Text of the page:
And before you know it all of your money is gone.
Monks are highly revered in Cambodia, so imagine meeting one. But how would you know if he is the real deal or not? You can typically tell them apart by noticing what questions he asks you. It’s hard to miss them, as they all have shaved heads and wear long, orange robes. But, if you approach a monk and he asks you for a money donation then you know it’s a fraud.
A real Monk will not approach strangers, nor will they ever ask for money. You can also pick a fake one out by watching to see if they walk in front of particular businesses with donation bowls in their hands—but also please keep in mind there are real monks who do take advantage.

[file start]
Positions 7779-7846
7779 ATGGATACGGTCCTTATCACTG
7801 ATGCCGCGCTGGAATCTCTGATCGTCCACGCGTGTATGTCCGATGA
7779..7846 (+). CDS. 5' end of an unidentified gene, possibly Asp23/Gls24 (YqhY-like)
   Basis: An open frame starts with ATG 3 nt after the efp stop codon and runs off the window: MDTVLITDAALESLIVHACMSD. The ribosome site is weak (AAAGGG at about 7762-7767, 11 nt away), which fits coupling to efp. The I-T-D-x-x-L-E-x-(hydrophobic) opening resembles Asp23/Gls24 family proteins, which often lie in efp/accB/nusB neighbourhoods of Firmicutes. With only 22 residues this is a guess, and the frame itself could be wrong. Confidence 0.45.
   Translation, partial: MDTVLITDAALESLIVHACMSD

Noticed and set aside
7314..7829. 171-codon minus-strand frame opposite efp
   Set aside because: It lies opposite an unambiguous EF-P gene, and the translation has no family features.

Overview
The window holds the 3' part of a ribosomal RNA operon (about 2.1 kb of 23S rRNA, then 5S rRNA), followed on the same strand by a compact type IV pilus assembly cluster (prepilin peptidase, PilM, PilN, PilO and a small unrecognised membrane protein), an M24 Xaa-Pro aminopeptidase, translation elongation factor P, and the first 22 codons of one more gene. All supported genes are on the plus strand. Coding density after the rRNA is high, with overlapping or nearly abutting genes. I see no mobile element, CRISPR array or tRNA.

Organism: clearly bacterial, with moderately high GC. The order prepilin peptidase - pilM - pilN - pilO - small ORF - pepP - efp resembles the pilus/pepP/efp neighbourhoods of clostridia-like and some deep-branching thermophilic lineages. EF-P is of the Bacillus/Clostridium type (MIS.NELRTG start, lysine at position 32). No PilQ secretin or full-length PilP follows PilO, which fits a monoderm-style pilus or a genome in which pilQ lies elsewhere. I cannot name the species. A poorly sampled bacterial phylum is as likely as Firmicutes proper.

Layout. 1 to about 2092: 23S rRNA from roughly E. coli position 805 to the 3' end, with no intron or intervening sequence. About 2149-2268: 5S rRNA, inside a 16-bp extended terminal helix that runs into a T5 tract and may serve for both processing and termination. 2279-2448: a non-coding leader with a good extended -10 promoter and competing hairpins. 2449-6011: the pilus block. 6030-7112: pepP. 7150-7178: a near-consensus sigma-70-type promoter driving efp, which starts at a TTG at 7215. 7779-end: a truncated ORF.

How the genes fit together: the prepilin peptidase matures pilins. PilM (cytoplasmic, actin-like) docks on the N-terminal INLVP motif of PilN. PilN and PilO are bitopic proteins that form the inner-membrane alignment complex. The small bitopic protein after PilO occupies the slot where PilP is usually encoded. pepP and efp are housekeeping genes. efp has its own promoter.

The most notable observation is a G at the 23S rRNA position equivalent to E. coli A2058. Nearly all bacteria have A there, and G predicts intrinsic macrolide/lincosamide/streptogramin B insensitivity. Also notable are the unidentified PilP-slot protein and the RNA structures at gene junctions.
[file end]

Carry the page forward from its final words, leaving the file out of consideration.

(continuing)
Motorbike Rented And Stolen
Motorbikes offer a great way to get around, while also cutting down transportation time, as you can typically see more attractions a day than the average person. However, if you chose to use one make sure that you are renting from a legitimate agency.
If you are renting from a proper place then they will always provide the rider with a written agreement. But if you are renting from a scammer the written agreement will include that if you lose the bike you will have to pay the full amount for it. Typically what they will do is have an extra key, and once the rider takes the bike out and parks it somewhere, they will have a worker with the spare key come take the bike without your knowledge. In these cases, the rental agency will have your signature agreeing to pay the full amount, and fees range from $1000 and up.
Corrupt Police And Government Officials